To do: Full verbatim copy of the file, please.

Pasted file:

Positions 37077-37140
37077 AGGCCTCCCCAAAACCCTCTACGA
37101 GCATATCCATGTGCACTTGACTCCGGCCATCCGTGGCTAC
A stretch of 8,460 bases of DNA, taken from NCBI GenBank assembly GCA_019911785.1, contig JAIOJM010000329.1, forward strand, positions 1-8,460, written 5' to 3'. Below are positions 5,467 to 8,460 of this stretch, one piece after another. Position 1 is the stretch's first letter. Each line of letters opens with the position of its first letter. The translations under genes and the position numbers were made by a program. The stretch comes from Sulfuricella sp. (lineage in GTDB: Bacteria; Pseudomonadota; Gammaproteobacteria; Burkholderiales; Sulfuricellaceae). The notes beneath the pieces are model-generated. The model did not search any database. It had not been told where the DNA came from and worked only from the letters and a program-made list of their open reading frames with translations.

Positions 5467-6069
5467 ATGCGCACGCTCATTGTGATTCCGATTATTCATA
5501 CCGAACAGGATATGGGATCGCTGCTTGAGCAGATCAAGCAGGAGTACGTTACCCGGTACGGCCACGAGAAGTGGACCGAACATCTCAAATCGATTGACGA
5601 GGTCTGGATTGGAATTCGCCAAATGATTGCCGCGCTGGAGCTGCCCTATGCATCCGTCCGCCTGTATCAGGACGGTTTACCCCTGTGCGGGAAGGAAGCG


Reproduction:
Positions 37077-37140
37077 AGGCCTCCCCAAAACCCTCTACGA
37101 GCATATCCATGTGCACTTGACTCCGGCCATCCGTGGCTAC
A stretch of 8,460 bases of DNA, taken from NCBI GenBank assembly GCA_019911785.1, contig JAIOJM010000329.1, forward strand, positions 1-8,460, written 5' to 3'. Below are positions 5,467 to 8,460 of this stretch, one piece after another. Position 1 is the stretch's first letter. Each line of letters opens with the position of its first letter. The translations under genes and the position numbers were made by a program. The stretch comes from Sulfuricella sp. (lineage in GTDB: Bacteria; Pseudomonadota; Gammaproteobacteria; Burkholderiales; Sulfuricellaceae). The notes beneath the pieces are model-generated. The model did not search any database. It had not been told where the DNA came from and worked only from the letters and a program-made list of their open reading frames with translations.

Positions 5467-6069
5467 ATGCGCACGCTCATTGTGATTCCGATTATTCATA
5501 CCGAACAGGATATGGGATCGCTGCTTGAGCAGATCAAGCAGGAGTACGTTACCCGGTACGGCCACGAGAAGTGGACCGAACATCTCAAATCGATTGACGA
5601 GGTCTGGATTGGAATTCGCCAAATGATTGCCGCGCTGGAGCTGCCCTATGCATCCGTCCGCCTGTATCAGGACGGTTTACCCCTGTGCGGGAAGGAAGCG